38. Lowe JK, Maller JB, Pe'er I, Neale BM, Salit J, et al. (2009) Genome-wide association studies in an isolated founder population from the Pacific Island of Kosrae. PLoS Genet 5: e1000365. [PMC free article] [PubMed]
39. Brautbar A, Covarrubias D, Belmont J, Lara-Garduno F, Virani SS, et al. (2011) Variants in the APOA5 gene region and the response to combination therapy with statins and fenofibric acid in a randomized clinical trial of individuals with mixed dyslipidemia. Atherosclerosis 219: 737–742 [PubMed]
40. Tanaka K, Miura N, Satokata I, Miyamoto I, Yoshida MC, et al. (1990) Analysis of a human DNA excision repair gene involved in group A xeroderma pigmentosum and containing a zinc-finger domain. Nature 348: 73–76 [PubMed]
41. States JC, McDuffie ER, Myrand SP, McDowell M, Cleaver JE (1998) Distribution of mutations in the human xeroderma pigmentosum group A gene and their relationships to the functional regions of the DNA damage recognition protein. Hum Mutat 12: 103–113 [PubMed]
42. Manley NR, Capecchi MR (1998) Hox group 3 paralogs regulate the development and migration of the thymus, thyroid, and parathyroid glands. Dev Biol 195: 1–15 [PubMed]
43. Eriksson N, Tung JY, Kiefer AK, Hinds DA, Francke U, et al. (2012) Novel associations for hypothyroidism include known autoimmune risk loci. PLoS One 7: e34442. [PMC free article] [PubMed]
44. Denny JC, Crawford DC, Ritchie MD, Bielinski SJ, Basford MA, et al. (2011) Variants near FOXE1 are associated with hypothyroidism and other thyroid conditions: using electronic medical records for genome- and phenome-wide studies. Am J Hum Genet 89: 529–542 [PMC free article] [PubMed]
45. Landa I, Ruiz-Llorente S, Montero-Conde C, Inglada-Perez L, Schiavi F, et al. (2009) The variant rs1867277 in FOXE1 gene confers thyroid cancer susceptibility through the recruitment of USF1/USF2 transcription factors. PLoS Genet 5: e1000637. [PMC free article] [PubMed]
46. Gudmundsson J, Sulem P, Gudbjartsson DF, Jonasson JG, Sigurdsson A, et al. (2009) Common variants on 9q22.33 and 14q13.3 predispose to thyroid cancer in European populations. Nat Genet 41: 460–464 [PMC free article] [PubMed]
47. Medici M, van der Deure WM, Verbiest M, Vermeulen SH, Hansen PS, et al. (2011) A large-scale association analysis of 68 thyroid hormone pathway genes with serum TSH and FT4 levels. Eur J Endocrinol 164: 781–788 [PubMed]
48. Rull A, Camps J, onso-Villaverde C, Joven J (2010) Insulin resistance, inflammation, and obesity: role of monocyte chemoattractant protein-1 (or CCL2) in the regulation of metabolism. Mediators Inflamm 2010: 326580. Epub 2010 Sep 23. [PMC free article] [PubMed]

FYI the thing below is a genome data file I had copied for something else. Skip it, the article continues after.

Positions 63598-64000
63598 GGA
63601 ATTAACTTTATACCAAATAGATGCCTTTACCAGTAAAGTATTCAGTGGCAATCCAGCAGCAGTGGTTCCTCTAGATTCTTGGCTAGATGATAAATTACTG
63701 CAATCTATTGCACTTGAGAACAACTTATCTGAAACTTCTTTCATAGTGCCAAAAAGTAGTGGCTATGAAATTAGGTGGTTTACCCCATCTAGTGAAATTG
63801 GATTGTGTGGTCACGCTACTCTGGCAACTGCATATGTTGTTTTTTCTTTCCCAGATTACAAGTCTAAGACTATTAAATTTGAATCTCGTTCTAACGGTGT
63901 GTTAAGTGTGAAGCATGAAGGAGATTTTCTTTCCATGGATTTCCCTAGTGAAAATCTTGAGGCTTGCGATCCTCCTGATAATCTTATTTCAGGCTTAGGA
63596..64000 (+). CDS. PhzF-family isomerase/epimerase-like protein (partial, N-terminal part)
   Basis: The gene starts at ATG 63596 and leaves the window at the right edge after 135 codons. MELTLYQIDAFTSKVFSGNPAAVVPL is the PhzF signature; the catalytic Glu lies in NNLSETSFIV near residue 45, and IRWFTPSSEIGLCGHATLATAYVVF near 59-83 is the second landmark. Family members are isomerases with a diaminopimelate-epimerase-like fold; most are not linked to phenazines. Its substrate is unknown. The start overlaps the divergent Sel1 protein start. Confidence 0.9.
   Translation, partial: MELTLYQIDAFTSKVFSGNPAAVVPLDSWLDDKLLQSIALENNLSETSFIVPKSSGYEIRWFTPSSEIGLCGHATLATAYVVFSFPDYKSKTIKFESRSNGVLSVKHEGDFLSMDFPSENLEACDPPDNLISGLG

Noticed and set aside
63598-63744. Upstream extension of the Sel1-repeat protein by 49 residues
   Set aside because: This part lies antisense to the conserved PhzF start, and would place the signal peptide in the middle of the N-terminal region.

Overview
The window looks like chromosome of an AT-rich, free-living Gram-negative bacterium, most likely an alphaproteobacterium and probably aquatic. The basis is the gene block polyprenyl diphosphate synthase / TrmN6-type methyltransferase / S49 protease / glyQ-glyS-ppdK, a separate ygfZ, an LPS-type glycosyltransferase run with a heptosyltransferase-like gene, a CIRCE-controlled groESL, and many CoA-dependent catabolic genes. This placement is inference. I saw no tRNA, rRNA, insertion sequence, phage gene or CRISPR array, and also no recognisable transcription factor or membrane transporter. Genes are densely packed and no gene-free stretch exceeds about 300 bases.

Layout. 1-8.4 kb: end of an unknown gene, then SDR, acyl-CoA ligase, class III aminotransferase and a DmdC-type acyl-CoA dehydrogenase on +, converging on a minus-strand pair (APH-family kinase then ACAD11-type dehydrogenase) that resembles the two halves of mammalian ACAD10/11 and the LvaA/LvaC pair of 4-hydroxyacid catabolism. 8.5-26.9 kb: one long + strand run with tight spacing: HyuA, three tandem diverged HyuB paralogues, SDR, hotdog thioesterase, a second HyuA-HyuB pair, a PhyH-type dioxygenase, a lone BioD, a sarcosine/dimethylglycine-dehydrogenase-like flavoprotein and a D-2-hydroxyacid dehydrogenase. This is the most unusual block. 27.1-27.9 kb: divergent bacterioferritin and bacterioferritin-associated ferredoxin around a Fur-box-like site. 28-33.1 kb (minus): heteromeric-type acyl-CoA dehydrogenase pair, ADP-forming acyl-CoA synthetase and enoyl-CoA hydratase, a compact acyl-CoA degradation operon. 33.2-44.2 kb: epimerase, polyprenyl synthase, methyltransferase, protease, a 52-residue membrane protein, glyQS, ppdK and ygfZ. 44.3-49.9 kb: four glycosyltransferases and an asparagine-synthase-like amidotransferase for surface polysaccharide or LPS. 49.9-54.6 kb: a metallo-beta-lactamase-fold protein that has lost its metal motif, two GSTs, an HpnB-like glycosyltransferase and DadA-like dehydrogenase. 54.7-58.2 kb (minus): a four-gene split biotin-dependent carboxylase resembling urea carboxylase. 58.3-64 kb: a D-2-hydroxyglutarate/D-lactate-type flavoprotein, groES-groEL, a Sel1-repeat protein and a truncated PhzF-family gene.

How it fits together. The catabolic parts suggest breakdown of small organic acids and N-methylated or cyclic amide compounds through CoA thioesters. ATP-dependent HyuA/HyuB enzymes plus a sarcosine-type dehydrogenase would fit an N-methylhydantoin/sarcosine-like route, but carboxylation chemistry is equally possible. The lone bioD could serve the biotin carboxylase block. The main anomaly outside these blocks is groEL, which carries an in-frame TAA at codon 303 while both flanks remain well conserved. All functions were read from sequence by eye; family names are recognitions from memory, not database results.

49. Schnabel RB, Baumert J, Barbalic M, Dupuis J, Ellinor PT, et al. (2010) Duffy antigen receptor for chemokines (Darc) polymorphism regulates circulating concentrations of monocyte chemoattractant protein-1 and other inflammatory mediators. Blood 115: 5289–5299 [PMC free article] [PubMed]
50. Huber J, Kiefer FW, Zeyda M, Ludvik B, Silberhumer GR, et al. (2008) CC chemokine and CC chemokine receptor profiles in visceral and subcutaneous adipose tissue are altered in human obesity. J Clin Endocrinol Metab 93: 3215–3221 [PubMed]
51. Naitza S, Porcu E, Steri M, Taub DD, Mulas A, et al. (2012) A genome-wide association scan on the levels of markers of inflammation in Sardinians reveals associations that underpin its complex regulation. PLoS Genet 8: e1002480. [PMC free article] [PubMed]
52. Paterson AD, Lopes-Virella MF, Waggott D, Boright AP, Hosseini SM, et al. (2009) Genome-wide association identifies the ABO blood group as a major locus associated with serum levels of soluble E-selectin. Arterioscler Thromb Vasc Biol 29: 1958–1967 [PMC free article] [PubMed]
53. Pare G, Ridker PM, Rose L, Barbalic M, Dupuis J, et al. (2011) Genome-wide association analysis of soluble ICAM-1 concentration reveals novel associations at the NFKBIK, PNPLA3, RELA, and SH2B3 loci. PLoS Genet 7: e1001374. [PMC free article] [PubMed]
54. Bennett BD, Cowley S, Jiang S, London R, Deng B, et al. (1994) Identification and characterization of a novel tyrosine kinase from megakaryocytes. J Biol Chem 269: 1068–1074 [PubMed]
55. Woolf NJ, Butcher LL (1986) Cholinergic systems in the rat brain: III. Projections from the pontomesencephalic tegmentum to the thalamus, tectum, basal ganglia, and basal forebrain. Brain Res Bull 16: 603–637 [PubMed]
56. Mineur YS, Abizaid A, Rao Y, Salas R, DiLeone RJ, et al. (2011) Nicotine decreases food intake through activation of POMC neurons. Science 332: 1330–1332 [PMC free article] [PubMed]
57. Barsh GS, Schwartz MW (2002) Genetic approaches to studying energy balance: perception and integration. Nat Rev Genet 3: 589–600 [PubMed]
58. Kelly-Pieper K, Lamm C, Fennoy I (2011) Sleep and obesity in children: a clinical perspective. Minerva Pediatr 63: 473–481 [PubMed]
59. Torrado M, Araoz V, Baialardo E, Abraldes K, Mazza C, et al. (2007) Clinical-etiologic correlation in children with Prader-Willi syndrome (PWS): an interdisciplinary study. Am J Med Genet A 143: 460–468 [PubMed]
60. Klenova EM, Morse HC III, Ohlsson R, Lobanenkov VV (2002) The novel BORIS+CTCF gene family is uniquely involved in the epigenetics of normal biology and cancer. Semin Cancer Biol 12: 399–414 [PubMed]
61. Cole SA, Butte NF, Voruganti VS, Cai G, Haack K, et al. (2010) Evidence that multiple genetic variants of MC4R play a functional role in the regulation of energy expenditure and appetite in Hispanic children. Am J Clin Nutr 91: 191–199 [PMC free article] [PubMed]
62. Cotsapas C, Speliotes EK, Hatoum IJ, Greenawalt DM, Dobrin R, et al. (2009) Common body mass index-associated variants confer risk of extreme obesity. Hum Mol Genet 18: 3502–3507 [PMC free article] [PubMed]
63. Zhao J, Grant SF (2011) Genetics of childhood obesity. J Obes 2011: 845148. Epub 2011 May 26. [PMC free article] [PubMed]

Articles from PLoS ONE are provided here courtesy of Public Library of Science
PubReader format: click here to try

Formats:

Related citations in PubMed

See reviews...See all...

Cited by other articles in PMC

See all...

Links

Recent Activity

Your browsing activity is empty.

Activity recording is turned off.

Turn recording back on

See more...